The millennial generation, unlike any before it, is receiving an unprecedented amount of media attention given the growing awareness that they will increasingly comprise a significant portion of the workforce over the next five to ten years. Despite the growing research touting how the generations are different and should be treated differently, have you ever wondered if they really are? If so, the results of the 2014 Millennial Impact Report by Achieve may help to shed some light because it highlights the attitudes about work culture, relationships and resources and their role across the work lifecycle (from hire to retention). 

However, if you have been reading the research on employee engagement or have read some recent bestselling business books, then you may have noticed that the so-called millennial differences are perhaps not so unique after all. We venture a little further in our hypothesis by proposing that the changes we are seeing are more a function of the now changed psychological contract between employers and employees. 

Gone are the days of climbing the corporate ladder on your way to a golden handshake. In their absence, today’s employees want continuous learning as a way to secure their futures. They are spending long hours at work with recent data from the Federal Reserve Economic Data Report (2013) confirming that Americans work more hours a week than any other industrialized nation. So while employees have come to accept that technology can blur the boundaries between personal life and work, they have also realized the value of meaningful relationships in the workplace as well as the importance of work that helps to make the world a better place. 

Furthermore, it is no coincidence that both of these factors probably also make the work itself and the continuous demands on their personal time a lot more tolerable or enjoyable. In other words, building deep relationships and contributing to “cause work” is likely a buffer against the stressors that might normally lead to decreased engagement, burnout or quitting a job.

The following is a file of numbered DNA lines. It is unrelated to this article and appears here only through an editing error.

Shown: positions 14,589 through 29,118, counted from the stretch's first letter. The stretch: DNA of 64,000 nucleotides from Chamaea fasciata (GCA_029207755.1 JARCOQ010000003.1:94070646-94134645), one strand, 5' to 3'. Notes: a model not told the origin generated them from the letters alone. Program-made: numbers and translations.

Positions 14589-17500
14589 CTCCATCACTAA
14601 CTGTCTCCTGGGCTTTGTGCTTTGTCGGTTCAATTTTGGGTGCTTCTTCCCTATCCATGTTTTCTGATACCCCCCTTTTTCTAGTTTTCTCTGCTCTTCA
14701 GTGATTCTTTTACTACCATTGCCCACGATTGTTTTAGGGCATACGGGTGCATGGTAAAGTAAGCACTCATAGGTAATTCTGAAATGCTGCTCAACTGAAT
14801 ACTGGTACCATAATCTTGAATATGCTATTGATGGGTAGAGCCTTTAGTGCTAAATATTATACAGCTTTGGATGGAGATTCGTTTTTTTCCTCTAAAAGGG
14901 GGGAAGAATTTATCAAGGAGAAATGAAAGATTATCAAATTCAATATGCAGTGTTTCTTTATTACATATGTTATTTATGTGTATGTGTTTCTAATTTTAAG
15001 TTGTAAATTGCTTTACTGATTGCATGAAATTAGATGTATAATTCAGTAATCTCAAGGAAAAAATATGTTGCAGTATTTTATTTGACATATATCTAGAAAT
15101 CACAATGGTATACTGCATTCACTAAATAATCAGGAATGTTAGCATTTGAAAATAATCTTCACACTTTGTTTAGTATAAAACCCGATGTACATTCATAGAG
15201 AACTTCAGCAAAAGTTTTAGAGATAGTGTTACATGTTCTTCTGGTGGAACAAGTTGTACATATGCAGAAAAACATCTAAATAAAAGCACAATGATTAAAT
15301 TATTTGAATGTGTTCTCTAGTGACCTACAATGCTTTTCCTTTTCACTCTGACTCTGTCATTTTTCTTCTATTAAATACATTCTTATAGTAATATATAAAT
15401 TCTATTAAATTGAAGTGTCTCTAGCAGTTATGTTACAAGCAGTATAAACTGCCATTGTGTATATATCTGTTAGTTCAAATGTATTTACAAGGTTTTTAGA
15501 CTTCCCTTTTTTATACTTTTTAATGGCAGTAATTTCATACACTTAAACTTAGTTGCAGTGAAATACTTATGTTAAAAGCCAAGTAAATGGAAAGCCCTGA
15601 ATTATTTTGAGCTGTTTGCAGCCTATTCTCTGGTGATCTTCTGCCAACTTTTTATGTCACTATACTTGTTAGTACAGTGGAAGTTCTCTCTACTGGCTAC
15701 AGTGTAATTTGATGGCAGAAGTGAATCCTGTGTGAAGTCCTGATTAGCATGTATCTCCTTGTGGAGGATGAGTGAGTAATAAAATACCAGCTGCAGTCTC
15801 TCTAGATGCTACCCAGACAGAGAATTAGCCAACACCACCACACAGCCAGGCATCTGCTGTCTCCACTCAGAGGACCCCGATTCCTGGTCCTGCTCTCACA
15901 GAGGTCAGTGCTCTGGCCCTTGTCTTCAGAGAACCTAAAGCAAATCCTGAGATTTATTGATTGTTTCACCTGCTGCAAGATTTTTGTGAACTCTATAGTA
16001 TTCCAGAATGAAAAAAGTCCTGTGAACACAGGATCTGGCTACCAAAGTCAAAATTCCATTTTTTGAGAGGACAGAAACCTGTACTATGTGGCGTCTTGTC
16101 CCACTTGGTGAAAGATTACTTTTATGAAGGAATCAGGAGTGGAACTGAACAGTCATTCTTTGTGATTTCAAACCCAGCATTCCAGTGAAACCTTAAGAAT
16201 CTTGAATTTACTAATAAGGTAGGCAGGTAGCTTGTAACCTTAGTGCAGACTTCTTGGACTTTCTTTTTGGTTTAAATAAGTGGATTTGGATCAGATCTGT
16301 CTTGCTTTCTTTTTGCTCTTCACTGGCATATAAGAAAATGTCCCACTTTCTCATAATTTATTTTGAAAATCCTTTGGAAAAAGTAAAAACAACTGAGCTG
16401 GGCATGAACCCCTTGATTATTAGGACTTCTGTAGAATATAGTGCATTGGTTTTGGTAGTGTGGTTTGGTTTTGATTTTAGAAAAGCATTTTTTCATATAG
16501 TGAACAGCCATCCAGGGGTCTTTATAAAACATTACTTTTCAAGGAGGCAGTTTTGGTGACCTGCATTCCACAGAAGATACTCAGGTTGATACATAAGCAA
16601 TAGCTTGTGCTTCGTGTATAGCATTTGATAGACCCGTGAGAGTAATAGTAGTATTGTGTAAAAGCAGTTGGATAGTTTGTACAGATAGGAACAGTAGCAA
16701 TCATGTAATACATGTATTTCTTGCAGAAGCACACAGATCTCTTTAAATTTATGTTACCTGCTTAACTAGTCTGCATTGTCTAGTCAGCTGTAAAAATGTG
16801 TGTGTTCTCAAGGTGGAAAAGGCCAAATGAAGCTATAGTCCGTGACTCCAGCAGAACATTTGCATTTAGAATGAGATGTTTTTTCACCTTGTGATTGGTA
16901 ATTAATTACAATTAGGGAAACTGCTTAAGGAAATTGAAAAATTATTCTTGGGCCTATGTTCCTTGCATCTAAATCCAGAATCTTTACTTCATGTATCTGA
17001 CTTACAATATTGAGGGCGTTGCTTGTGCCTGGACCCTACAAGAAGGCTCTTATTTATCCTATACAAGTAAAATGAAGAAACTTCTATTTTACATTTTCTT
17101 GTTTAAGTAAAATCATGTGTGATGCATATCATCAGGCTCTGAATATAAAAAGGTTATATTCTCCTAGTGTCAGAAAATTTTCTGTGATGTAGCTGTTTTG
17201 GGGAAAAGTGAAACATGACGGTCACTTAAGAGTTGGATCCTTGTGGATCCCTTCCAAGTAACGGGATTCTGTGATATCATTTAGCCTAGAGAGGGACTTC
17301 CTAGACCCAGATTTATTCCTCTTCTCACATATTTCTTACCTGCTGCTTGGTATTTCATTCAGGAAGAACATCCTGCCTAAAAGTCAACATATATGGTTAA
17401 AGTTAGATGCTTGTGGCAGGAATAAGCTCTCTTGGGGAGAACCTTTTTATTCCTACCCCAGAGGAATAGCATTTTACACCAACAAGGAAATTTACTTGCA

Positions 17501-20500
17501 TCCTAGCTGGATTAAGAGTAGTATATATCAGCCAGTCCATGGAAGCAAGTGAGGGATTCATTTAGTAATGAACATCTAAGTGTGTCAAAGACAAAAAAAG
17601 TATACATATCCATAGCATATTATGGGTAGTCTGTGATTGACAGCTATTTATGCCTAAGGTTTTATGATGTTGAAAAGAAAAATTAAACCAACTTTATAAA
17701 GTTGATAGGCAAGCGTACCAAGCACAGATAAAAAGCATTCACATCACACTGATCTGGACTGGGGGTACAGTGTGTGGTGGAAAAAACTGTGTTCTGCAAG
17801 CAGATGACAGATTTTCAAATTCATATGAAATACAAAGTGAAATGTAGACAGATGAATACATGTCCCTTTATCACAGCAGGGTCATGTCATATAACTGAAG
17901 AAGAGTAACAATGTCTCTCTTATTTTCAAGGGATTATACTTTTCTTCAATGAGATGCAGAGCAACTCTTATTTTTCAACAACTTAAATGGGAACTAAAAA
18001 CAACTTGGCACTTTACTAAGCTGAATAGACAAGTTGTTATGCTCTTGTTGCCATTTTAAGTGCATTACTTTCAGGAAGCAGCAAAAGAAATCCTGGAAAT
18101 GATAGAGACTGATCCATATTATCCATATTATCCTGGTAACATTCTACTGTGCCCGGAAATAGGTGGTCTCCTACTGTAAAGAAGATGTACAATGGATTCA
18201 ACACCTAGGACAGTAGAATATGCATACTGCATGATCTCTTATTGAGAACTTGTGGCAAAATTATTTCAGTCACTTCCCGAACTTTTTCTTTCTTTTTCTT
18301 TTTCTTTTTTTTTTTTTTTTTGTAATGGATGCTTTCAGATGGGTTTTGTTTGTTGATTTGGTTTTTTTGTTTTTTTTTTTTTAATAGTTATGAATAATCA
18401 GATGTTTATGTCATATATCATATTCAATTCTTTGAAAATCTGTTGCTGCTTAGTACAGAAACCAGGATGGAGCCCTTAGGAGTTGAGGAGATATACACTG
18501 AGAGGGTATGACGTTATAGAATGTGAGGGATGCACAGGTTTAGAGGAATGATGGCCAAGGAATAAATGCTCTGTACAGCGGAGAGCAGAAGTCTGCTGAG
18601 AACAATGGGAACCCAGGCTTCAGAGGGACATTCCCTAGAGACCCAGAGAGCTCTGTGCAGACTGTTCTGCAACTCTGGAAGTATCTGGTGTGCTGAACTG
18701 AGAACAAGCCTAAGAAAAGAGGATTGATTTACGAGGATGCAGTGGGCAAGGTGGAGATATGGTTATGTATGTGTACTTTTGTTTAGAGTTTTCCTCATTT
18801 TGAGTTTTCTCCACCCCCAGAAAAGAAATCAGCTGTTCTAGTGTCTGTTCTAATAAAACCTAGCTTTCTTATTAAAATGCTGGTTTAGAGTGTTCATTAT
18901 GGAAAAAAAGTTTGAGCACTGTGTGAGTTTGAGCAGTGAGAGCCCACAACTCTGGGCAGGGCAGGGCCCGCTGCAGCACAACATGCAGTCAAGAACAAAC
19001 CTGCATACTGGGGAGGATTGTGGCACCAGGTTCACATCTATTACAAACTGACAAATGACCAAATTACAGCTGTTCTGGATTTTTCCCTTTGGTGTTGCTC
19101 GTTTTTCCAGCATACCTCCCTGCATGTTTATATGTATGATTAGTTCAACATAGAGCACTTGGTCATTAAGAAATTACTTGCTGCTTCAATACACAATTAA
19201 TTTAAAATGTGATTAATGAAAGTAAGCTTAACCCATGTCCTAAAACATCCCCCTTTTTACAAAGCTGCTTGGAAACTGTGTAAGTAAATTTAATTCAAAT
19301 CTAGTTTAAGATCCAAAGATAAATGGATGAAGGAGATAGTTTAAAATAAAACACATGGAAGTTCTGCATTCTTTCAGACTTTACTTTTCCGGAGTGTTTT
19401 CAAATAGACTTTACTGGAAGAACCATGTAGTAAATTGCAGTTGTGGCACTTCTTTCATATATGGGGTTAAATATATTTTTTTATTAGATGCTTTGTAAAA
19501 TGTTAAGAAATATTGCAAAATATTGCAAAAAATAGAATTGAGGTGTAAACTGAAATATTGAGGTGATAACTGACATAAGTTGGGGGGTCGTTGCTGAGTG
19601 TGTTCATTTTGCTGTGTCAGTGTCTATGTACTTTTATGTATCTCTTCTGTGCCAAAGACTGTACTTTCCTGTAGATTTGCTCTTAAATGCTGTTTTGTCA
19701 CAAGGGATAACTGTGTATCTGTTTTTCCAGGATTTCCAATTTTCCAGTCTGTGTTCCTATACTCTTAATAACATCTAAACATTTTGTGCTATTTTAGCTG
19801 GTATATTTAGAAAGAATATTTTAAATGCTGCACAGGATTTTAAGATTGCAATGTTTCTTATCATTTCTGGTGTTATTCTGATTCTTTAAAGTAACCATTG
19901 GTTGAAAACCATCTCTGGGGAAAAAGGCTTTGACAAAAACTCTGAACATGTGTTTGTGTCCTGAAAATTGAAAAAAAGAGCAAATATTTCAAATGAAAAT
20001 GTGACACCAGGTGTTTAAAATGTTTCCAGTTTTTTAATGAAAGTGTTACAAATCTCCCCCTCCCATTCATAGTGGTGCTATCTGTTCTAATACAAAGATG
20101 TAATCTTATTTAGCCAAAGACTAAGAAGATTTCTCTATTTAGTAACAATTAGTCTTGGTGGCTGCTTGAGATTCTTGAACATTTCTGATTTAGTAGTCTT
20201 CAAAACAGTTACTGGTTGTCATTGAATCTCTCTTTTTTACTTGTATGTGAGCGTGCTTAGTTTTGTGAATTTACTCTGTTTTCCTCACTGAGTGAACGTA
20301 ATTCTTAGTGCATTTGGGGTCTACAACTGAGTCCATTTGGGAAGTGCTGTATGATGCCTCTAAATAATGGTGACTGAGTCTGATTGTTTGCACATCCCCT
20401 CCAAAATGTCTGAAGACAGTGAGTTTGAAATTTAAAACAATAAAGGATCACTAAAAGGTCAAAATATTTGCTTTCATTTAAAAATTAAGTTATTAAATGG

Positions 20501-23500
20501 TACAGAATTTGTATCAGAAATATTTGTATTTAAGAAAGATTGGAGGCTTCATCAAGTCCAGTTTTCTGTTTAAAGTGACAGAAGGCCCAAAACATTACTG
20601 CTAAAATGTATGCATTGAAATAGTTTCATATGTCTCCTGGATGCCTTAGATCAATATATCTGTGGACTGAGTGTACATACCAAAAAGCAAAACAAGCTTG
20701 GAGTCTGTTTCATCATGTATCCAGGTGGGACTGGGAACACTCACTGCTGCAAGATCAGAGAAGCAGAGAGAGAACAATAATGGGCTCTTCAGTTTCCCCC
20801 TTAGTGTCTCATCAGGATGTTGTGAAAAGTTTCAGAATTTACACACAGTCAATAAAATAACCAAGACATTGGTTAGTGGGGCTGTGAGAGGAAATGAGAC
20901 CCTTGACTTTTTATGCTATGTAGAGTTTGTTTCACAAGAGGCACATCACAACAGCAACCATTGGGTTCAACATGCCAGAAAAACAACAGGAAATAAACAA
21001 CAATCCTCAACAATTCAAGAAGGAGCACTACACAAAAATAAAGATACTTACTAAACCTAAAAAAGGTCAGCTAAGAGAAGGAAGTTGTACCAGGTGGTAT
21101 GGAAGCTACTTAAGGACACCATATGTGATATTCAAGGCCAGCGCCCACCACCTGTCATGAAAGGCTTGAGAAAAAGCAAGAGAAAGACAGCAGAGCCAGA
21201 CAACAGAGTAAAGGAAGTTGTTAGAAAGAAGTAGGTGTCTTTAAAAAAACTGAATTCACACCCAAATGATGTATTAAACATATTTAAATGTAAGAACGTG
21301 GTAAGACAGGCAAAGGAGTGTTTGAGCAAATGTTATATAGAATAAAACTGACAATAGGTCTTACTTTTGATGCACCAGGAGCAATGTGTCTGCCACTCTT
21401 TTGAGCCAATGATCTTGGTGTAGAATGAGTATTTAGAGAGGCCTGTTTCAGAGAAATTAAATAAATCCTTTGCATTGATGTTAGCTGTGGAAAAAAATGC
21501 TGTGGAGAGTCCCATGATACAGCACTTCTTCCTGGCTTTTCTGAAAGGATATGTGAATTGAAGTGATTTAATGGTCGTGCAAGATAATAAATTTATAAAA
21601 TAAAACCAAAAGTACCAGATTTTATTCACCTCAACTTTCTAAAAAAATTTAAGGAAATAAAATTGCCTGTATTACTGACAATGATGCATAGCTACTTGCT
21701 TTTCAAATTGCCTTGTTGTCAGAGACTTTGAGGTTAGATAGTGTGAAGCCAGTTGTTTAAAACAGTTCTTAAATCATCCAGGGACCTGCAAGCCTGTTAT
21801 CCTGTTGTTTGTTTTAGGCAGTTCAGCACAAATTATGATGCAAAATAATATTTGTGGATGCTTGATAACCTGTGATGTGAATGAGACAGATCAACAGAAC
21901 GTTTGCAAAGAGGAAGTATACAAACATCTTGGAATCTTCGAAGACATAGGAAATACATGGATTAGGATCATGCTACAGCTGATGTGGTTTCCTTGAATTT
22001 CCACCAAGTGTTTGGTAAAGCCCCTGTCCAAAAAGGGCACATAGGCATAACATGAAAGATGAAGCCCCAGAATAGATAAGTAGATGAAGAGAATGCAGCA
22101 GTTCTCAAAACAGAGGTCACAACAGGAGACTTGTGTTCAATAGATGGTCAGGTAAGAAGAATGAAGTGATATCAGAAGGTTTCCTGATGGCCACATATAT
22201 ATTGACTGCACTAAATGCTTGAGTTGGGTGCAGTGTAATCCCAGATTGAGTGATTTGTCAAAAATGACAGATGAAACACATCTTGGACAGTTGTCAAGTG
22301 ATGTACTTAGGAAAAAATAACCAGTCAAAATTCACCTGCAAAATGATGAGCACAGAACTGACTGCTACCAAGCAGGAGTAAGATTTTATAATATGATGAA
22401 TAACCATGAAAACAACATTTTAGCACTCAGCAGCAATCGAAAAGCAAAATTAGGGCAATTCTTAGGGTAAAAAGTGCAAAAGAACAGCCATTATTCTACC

Let’s begin by taking a look at the idea of cause work and how the Achieve report says it plays an important role in hiring, retention and shaping culture. We believe all of this to be true. In addition, we propose that this is not a new idea. In his book Drive, Daniel Pink (2009) wrote about what he called the surprising truth about what motivates us. He explains that we are all motivated intrinsically toward autonomy, mastery and purpose. He further explains that “our deep-seated desire to direct our own lives, to extend and expand our abilities” is the new key to high performance. 

Similarly, Sirota (2005) in The Enthusiastic Employee introduced the Three Factor Theory of Employee Engagement, which describes the need for Equity, Achievement and Camaraderie in order to improve and maintain positive employee engagement. Specifically, the Achievement factor in his theory speaks to the need to take pride in one’s accomplishments by doing things that matter and doing them well. Even Christina Maslach and Michael Leiter as early as 1997 were writing about the importance of “meaningful and valued work” in The Truth About Burnout as a means to improve engagement and reduce stress. 

An additional finding from the Millennial Impact Report indicates that employees prefer to work with fellow employees as part of this cause work, which likely has an impact on engagement and decreases turnover. This echoes similar ideas proposed by Sirota (2005) who spoke of camaraderie, Pink (2009) who focused on “communities being unified around a common purpose” and Maslach and Leiter (1997) who discussed “a sense of community.” 

The bottom line is that we are not disagreeing that these are all important variables but that to say that they are strictly engagement indicators for the millennial generation might be a missed opportunity in that Benko and Anderson (2010) in The Corporate Lattice speak to an oncoming convergence of needs between the generations. And, indeed most of the research on engagement also echoes many of the other key findings of the Millennial Impact Report. 

In conclusion, the 2014 Millennial Impact Report adds great depth to our knowledge of what makes Millennial employees tick; however, we think it is an error to assume that it describes only the Millennial generation and believe this data is actually applicable across the spectrum to all employees signifying additional data in a shift in the psychological contract between employers and employees. Furthermore, we think this topic is only beginning to be understood and requires additional study in order to understand its long-term implications for how we work and live.

This article was first published in the APA Center for Organizational Excellence: Good Company Newsletter (August, 2014).